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Monday, April 25, 2016

The Use of QTIP Trusts in Estate Planning Involving Second Marriages

How should you protect the division of your assets after a second marriage?

In this era of second (or even multiple) marriages, stepchildren, and blended families, QTIP (qualified terminable interest property trusts) are extremely helpful in estate planning. When you have married for the second time and have children from your first marriage, making sure that all of those you love will be provided for after your death becomes increasingly complicated. A QTIP trust accomplishes the following:

  • Allows you to put limitations on your property so it doesn't all go directly to your new spouse
  • If one spouse dies, it allows the surviving spouse to decide what proportion, if any, of the deceased's estate should be held in trust to maximize tax savings

The latter is particularly helpful since estate tax laws are in a continual state of flux.

How does a QTIP trust work?

It is possible for each spouse to set up a QTIP trust, leaving his or her assets to the other. When the first spouse dies, the other spouse receives a "life estate" in the QTIP trust. This means that the surviving spouse receives any income produced by the assets and the use of any real estate property. The surviving spouse is the only person who can be named as a life beneficiary. It is noteworthy, however, that the surviving spouse does not have full ownership of the assets. He or she cannot sell them or give them away.

At the time of the second spouse's death, the trust assets go to the "final beneficiary" named in the trust. The final beneficiaries are most the children from the other spouse’s previous marriage.

The QTIP Trust Requires a Trustee

When you establish a QTIP trust, you are required to name a trustee as well as beneficiaries. Your trustee may be:

  • Your spouse
  • One of your adult children
  • A disinterested third party
  • A hired professional

If you choose to use a professional as a trustee, you should be aware that he or she will charge a fee (typically a percentage of the assets). Professional trustees usually only involve themselves where the estate is very large.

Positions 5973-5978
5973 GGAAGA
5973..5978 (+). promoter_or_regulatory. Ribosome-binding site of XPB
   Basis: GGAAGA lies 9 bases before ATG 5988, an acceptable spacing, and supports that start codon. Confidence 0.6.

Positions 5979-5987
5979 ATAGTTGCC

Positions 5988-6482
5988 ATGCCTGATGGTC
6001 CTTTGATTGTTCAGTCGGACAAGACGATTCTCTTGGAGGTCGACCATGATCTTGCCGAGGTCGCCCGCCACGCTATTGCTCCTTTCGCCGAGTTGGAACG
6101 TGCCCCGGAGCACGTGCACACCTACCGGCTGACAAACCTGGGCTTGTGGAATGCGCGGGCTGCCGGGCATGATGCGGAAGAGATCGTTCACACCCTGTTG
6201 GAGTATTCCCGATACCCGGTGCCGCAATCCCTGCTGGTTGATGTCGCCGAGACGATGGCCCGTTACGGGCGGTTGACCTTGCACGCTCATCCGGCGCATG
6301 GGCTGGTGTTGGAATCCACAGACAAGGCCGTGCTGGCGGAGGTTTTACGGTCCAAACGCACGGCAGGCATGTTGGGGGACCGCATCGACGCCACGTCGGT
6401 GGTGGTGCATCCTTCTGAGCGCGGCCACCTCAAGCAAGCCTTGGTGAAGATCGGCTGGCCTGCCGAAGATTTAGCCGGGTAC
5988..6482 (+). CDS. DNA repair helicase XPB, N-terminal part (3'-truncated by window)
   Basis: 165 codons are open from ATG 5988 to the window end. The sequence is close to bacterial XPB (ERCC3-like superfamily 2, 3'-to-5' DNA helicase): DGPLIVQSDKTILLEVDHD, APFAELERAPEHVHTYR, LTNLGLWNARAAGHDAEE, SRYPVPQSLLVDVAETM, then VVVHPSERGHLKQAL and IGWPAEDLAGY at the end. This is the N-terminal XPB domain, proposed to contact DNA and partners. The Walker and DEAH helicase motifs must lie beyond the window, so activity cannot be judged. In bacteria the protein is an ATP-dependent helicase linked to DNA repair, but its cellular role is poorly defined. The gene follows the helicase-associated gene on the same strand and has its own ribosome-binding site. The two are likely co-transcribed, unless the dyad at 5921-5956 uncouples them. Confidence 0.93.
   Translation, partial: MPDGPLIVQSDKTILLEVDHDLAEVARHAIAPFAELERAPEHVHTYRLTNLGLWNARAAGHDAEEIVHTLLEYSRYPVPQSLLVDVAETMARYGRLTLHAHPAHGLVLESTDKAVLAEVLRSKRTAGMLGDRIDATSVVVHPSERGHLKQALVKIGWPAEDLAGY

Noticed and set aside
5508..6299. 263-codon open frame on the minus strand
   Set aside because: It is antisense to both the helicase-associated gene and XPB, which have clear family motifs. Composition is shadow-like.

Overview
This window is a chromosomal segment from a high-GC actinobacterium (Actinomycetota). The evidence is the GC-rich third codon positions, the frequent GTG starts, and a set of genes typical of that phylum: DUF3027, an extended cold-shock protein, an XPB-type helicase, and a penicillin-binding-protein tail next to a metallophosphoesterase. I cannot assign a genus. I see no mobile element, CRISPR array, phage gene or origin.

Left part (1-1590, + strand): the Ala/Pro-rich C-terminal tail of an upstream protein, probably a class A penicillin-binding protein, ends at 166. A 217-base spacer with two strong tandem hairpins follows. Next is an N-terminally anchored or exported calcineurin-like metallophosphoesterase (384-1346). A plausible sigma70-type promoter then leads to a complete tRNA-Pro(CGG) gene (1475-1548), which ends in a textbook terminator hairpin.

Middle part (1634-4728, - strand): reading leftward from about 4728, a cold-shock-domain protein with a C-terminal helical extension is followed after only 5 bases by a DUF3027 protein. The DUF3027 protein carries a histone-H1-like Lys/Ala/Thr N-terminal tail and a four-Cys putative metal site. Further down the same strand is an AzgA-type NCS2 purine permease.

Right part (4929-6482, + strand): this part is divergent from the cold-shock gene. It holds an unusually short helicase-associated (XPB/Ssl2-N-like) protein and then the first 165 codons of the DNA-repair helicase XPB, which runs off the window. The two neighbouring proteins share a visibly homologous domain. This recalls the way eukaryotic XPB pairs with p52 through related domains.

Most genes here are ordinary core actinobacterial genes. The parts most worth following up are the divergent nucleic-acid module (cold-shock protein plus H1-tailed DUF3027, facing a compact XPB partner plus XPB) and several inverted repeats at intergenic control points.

Advantages of a QTIP Trust

There are many advantages to having a QTIP trust, especially in terms of keeping peace in the family. There is almost always some tension between the second spouse and his or her stepchildren, made more acute when a large inheritance is at state.  When your children from a previous marriage understand that they will eventually inherit your assets, it can alleviate tension and possible resentment. By the same token, your new spouse will be relieved to find that he or she will be taken care of during his or her lifetime and not be financially abandoned at the time of your death.

How does a QTIP affect estate tax?

While a QTIP trust doesn’t eliminate estate tax, it does delay its imposition until the death of the second spouse. One you have created a QTIP trust, there will be no estate tax due on the assets that go into the trust at the time of your death. You can, however, get these estate tax benefits only if your spouse is a U.S. citizen.  Since same-sex marriage became legal in all 50 states in 2013, QTIP trusts marital tax deductions apply to same-sex marriages as well.

When the second spouse dies, estate tax is due on all of that spouse's assets, including those that had been held in the QTIP trust. For deaths that occur in 2016, federal estate tax will only be owed if the estate exceeds $5.45 million in value. Since 99.5 percent of all estates are valued below that amount, the vast majority do not owe federal estate tax.

 If you are in a second marriage, a QTIP trust may be a valuable estate planning tool for you. Estate planning, with or without a QTIP trust is a complex process and should be undertaken only with the able assistance of an experienced and skilled estate planning attorney.


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